So I was surfing the web earlier, looking at what had happened to the nuclear navy since I left Washington in 1989. One of the things that I looked up was what had happened to the Seawolf class submarine, which was on the drawing boards when I moved to Boston.
The Seawolf was basically a submariner's dream. It was being designed when people who had been junior officers in early nuclear submarines were reaching four star rank. These guys were finally in a position to design the submarine they really would have liked to have, and that's what they did. It was fast, it was quiet, it had substantially better attack capabilities than the Los Angeles class it was designed to replace, and all the Admirals hoped it would put the U.S. solidly ahead of the Soviet Union in terms of attack submarine capabilities.
Unfortunately for that submarine design, the Soviet Union soon fell apart, and we no longer needed all of the Seawolf's capabilities.
Apparently even the Navy realized this, because after ordering only three of the Seawolf class, they proposed building a less capable submarine that would save them some money. It would be as quiet as the Seawolf, but it no longer needed to be as fast as the Soviets' nuclear submarines - it just needed to be faster than the diesel electric submarines that everyone else had. The cost would be kept down by the economies of scale from building them all at only one of the two nuclear shipbuilders in the United States - Electric Boat in Groton, CT - an arrangement that had also applied to the Seawolf class.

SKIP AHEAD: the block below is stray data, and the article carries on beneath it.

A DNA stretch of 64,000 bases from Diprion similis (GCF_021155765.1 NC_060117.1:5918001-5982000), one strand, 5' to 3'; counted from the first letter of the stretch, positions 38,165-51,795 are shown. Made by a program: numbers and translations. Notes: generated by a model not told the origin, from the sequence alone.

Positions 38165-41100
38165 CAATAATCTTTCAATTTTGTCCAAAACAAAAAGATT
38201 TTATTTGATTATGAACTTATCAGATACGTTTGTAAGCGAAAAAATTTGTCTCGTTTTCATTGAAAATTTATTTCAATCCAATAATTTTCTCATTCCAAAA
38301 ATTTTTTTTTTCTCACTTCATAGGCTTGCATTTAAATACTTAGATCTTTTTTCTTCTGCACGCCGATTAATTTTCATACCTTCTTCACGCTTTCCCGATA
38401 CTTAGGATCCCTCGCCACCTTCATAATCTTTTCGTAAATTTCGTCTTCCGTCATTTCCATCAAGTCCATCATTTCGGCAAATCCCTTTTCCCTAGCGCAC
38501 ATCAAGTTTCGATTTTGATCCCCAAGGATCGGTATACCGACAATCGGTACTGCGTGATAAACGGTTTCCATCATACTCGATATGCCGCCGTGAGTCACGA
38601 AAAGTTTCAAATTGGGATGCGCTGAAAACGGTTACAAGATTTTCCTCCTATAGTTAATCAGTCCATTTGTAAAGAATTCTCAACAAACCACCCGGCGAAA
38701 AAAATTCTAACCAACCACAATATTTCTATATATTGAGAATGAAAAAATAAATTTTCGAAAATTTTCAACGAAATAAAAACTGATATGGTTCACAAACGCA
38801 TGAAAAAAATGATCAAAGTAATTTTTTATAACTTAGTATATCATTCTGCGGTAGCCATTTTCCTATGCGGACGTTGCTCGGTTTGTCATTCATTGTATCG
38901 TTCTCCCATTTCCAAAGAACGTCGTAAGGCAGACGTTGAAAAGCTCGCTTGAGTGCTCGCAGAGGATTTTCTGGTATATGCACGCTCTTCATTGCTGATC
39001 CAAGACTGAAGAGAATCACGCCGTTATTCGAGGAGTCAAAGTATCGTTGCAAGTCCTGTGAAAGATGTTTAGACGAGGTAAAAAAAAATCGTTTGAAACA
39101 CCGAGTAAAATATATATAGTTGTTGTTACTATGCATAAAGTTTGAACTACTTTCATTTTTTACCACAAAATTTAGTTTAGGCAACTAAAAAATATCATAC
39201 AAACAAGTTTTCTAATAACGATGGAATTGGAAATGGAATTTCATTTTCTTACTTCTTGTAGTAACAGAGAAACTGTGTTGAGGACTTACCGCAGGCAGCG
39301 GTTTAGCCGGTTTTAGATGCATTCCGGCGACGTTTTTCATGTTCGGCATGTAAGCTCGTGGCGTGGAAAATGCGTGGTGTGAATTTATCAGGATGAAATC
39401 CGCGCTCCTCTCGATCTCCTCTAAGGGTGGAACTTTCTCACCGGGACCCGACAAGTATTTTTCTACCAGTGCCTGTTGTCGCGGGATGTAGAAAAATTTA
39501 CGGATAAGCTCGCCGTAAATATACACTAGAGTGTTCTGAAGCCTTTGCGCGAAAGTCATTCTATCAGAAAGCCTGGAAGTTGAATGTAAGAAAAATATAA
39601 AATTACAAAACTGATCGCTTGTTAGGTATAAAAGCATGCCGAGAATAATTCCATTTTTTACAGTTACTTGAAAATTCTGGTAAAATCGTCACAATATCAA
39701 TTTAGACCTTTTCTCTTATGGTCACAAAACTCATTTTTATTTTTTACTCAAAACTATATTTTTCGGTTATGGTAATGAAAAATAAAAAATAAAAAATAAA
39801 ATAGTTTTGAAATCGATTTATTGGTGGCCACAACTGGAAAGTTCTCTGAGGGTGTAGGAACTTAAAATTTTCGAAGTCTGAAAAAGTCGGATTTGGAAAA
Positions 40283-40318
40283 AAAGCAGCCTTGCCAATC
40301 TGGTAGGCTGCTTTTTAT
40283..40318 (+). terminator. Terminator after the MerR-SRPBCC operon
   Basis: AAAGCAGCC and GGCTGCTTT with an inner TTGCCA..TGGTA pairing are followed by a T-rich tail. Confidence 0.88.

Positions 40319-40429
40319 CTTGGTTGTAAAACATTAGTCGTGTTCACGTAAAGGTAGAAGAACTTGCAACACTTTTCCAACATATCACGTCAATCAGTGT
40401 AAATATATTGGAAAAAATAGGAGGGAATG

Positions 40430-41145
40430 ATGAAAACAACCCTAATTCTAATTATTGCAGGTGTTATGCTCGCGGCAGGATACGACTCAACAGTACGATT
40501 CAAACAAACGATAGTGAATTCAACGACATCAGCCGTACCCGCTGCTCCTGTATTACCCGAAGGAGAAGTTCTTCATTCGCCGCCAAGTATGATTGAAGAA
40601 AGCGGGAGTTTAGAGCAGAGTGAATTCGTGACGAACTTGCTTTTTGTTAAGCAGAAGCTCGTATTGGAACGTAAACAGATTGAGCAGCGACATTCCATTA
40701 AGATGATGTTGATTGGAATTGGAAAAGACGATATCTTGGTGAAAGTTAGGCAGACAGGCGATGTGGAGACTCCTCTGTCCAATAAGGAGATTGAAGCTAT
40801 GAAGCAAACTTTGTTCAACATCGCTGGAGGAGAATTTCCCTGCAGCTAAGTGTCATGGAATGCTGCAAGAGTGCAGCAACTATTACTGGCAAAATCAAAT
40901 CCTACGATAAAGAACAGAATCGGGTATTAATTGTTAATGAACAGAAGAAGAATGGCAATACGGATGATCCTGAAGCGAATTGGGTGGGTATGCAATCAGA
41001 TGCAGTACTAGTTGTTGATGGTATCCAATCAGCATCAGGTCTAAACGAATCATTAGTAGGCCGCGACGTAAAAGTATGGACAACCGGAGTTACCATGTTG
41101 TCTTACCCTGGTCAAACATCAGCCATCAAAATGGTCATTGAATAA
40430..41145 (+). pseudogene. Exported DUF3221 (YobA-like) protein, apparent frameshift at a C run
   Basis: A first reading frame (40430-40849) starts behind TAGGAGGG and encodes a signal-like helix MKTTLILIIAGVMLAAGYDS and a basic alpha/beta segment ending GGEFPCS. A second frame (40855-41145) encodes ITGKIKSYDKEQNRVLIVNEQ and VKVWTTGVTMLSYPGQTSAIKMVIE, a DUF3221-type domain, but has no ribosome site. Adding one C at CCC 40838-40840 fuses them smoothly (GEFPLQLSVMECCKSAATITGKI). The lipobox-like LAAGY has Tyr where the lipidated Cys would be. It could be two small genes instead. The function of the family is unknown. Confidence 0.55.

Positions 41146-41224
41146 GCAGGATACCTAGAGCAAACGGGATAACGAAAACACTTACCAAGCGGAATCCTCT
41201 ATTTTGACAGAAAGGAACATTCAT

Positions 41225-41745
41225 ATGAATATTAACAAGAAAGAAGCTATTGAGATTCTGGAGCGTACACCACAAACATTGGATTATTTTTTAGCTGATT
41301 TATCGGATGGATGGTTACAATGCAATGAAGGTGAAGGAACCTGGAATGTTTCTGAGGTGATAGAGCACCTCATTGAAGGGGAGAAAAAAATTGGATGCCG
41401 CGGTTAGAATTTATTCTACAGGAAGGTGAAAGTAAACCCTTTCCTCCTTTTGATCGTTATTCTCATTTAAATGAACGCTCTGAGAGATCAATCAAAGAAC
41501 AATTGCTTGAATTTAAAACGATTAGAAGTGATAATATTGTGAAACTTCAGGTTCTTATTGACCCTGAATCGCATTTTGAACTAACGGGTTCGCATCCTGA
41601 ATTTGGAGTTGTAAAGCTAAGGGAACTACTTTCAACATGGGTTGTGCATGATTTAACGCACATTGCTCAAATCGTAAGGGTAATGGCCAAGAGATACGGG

Evidently, Congress - in particular the delegation from Virginia, where the other U.S. nuclear shipbuilder is located - didn't like this plan. When providing early funding for the class, they insisted that the ships be built alternately between Electric Boat and Newport News Shipbuilding in Virginia. That pushed the cost of the new "Virginia" class submarines higher than the Seawolf class, despite their being substantially less capable. So now the Navy actually gets less submarine, for more money.
It was a good reminder of why I left Washington.